Georgetown University’s Newspaper of Record since 1920

The Hoya

Georgetown University’s Newspaper of Record since 1920

The Hoya

Georgetown University’s Newspaper of Record since 1920

The Hoya

GU Democrats, Republicans Debate Policy, Pragmatics

Six Georgetown University students debated economic, foreign and social policy at the annual first-year debate hosted April 16 by the Georgetown Bipartisan Coalition, an undergraduate organization dedicated to bridging the aisle to fight political polarization

At the event, three first-year members of the Georgetown University College Democrats (GUCD) faced a team of three Georgetown University College Republicans (GUCR). The debate consisted of three rounds — economic, foreign and social policy — with questions alternating between sides followed by rebuttal and time for audience questions.

Shemaiah DeJorge (CAS ’27) attended the event and said that such open-minded dialogues are essential to a well-functioning democracy.

“Forums like this debate pierce our bubbles and enable us to see those on the other side for the people that they are, and not the monsters that our echo chambers paint them to be,” DeJorge told The Hoya.

The Bipartisan Coalition sought to make problems relevant to the campus community a central theme of the debate. In the context of a forthcoming 4.5% tuition increase at Georgetown, the moderator first asked debaters if the government or private universities should bear the financial burden of making higher education more accessible for the middle class

Michael Korvyakov (MSB ’27), who debated on behalf of GUCR on the economic policy round, said he felt the damaging impact of government intervention would be prohibitive to a successful public intervention.

“Government subsidies are proven to increase cost,” Korvyakov said during the debate. “The answer to increasing tuition is less government intervention.”

Adi Vishahan (CAS ’27), the GUCD counterpart for the question, took the opposing stance and said that both the private and public sectors have roles to play in making college more attainable for lower and middle-income earners.

“College is unaffordable. Both the government and private institutions need to do more,” Vishahan said during the debate.

Madison Fox-Moore/The Hoya | The Georgetown University Bipartisan Coalition hosted its annual first-year debate on April 16.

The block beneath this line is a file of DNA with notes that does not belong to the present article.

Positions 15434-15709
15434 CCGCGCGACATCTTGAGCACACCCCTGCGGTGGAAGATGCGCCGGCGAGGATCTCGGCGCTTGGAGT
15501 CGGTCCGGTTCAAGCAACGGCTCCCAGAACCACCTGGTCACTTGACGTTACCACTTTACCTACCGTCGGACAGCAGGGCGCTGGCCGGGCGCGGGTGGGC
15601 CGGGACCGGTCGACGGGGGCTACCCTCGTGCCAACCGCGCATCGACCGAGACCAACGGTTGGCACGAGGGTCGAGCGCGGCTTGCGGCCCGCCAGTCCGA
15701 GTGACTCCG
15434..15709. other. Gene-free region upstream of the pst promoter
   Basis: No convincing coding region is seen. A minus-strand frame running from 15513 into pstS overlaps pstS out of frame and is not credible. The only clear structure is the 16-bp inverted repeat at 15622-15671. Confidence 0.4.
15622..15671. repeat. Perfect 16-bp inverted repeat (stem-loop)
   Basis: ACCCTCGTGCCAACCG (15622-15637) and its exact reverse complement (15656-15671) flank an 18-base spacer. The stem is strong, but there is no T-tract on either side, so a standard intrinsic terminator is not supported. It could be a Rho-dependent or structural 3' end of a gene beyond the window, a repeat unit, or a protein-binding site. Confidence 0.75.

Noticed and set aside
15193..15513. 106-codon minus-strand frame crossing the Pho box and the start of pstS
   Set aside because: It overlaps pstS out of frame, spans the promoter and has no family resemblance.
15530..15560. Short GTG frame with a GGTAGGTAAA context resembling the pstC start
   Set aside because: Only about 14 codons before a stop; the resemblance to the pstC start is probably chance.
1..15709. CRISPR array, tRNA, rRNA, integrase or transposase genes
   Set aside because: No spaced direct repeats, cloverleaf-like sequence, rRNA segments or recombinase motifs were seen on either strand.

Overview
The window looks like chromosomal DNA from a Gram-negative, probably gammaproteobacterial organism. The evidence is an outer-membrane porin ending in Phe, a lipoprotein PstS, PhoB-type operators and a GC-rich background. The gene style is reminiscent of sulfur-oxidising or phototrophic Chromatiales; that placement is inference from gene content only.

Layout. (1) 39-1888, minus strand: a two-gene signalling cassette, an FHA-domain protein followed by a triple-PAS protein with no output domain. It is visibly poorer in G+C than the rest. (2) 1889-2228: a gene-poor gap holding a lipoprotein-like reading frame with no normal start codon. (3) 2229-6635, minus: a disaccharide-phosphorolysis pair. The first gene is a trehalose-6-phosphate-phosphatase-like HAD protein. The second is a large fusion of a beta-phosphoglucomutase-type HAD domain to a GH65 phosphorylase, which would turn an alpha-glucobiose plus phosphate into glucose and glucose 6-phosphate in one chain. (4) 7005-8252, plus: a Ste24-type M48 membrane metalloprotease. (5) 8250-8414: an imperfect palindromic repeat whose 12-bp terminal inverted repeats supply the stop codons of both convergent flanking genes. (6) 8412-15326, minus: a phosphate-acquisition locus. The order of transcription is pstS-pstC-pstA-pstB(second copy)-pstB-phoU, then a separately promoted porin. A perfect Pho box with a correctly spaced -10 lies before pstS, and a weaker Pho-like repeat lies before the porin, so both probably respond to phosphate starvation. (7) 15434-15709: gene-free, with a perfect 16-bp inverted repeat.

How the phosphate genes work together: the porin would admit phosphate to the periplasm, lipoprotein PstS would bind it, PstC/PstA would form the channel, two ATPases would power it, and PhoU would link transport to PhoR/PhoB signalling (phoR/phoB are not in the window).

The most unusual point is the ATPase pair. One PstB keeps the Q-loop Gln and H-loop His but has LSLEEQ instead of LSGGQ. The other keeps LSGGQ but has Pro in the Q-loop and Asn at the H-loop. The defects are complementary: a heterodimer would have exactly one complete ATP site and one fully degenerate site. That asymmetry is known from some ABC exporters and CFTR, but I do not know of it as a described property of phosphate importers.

The second section of the debate turned toward foreign policy. The first question centered on whether or not the United States should send aid to Ukraine in its efforts following the February 2022 Russian invasion

Knox Graham (SFS ’27), a GUCR speaker, said that the Republican Party is cognizant of the need to aid Ukraine but worries over the long-term implications of funding.

“It is necessary for Ukraine to get aid, but we do need to look at the long-term prospects. It is likely that Ukraine is going to lose regardless of whether the Americans support Ukraine or not,” Graham said during the debate.

James Nichols-Worley (CAS ’27), the foreign policy speaker for GUCD, strongly opposed his counterpart’s ambivalence on aid to Ukraine.

“American ammunition and Ukrainian manpower will decide the fate of the free world,” Nichols-Worley said during the debate.

The debate’s formal questioning concluded with a discussion of social topics ranging from abortion to free speech on college campuses, which Alexis Childs (SFS ’27), a representative of GUCR, and Sydney Carroll (CAS ’27), a representative of GUCD, led.

Georgetown student Muhammad Usman (SCS ’25) said the debate showcased a combination of practical fluency in current events and an ability to hear other perspectives.

“The debate showed their passion for politics and how up-to-date they were with the current political atmosphere,” Usman told The Hoya. “I loved to see the mutual respect they had for each other despite having different political views, which is something that is rarely seen nowadays.”

Usman said that by the end of the event, he walked away impressed with the caliber of debate from first-year students.

“I enjoyed the debate between the first-year students from GUCD and GUCR,” Usman said. “I am happy to see the future of our country and our university is in bright hands.”

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